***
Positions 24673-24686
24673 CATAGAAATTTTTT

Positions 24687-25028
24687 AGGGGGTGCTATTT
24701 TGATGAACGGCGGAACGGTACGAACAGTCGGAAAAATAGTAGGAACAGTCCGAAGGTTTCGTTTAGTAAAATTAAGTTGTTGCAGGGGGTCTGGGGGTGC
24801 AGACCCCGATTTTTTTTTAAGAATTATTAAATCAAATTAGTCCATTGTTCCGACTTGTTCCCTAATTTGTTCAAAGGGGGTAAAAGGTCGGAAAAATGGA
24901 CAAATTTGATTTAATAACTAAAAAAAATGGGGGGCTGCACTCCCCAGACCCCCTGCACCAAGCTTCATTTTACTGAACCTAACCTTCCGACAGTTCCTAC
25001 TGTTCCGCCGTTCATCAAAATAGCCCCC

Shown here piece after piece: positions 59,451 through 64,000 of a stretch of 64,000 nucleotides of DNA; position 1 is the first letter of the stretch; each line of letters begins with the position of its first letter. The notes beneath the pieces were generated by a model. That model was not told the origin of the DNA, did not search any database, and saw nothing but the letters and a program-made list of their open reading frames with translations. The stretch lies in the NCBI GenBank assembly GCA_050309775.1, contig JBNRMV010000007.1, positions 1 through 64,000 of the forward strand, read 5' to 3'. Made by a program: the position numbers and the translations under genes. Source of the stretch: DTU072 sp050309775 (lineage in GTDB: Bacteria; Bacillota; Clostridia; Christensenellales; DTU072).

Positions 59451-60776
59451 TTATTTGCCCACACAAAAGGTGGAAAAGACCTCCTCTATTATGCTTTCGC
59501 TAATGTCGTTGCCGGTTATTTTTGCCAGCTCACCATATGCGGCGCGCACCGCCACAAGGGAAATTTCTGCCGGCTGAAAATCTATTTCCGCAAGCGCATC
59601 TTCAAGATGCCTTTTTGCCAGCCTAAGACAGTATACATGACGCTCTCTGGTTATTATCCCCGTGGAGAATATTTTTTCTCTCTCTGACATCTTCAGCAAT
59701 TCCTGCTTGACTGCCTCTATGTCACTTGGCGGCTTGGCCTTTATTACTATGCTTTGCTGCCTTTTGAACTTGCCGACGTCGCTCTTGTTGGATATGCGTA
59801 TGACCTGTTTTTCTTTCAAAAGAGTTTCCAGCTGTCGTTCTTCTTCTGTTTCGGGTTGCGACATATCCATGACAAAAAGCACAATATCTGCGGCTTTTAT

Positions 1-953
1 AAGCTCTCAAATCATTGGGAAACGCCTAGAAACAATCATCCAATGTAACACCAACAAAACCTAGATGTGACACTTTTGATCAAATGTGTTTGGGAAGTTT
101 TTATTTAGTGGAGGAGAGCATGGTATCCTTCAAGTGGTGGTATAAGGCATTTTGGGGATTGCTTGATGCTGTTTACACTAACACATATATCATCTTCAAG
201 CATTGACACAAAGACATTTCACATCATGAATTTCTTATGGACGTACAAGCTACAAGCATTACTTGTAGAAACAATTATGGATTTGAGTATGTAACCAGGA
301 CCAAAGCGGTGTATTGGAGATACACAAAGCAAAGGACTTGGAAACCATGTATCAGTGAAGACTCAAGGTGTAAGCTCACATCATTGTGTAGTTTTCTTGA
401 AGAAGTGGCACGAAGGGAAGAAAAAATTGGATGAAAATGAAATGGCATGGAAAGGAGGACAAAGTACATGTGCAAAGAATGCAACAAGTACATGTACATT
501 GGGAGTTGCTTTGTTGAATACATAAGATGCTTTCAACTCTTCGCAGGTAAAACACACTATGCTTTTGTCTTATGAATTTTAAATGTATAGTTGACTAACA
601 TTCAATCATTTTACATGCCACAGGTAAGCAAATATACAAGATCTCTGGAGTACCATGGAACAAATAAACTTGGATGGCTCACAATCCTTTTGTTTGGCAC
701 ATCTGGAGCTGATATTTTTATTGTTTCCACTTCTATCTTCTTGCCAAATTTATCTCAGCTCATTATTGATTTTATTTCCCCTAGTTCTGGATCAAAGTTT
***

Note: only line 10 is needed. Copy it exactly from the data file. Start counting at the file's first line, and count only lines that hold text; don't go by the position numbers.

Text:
Positions 59451-60776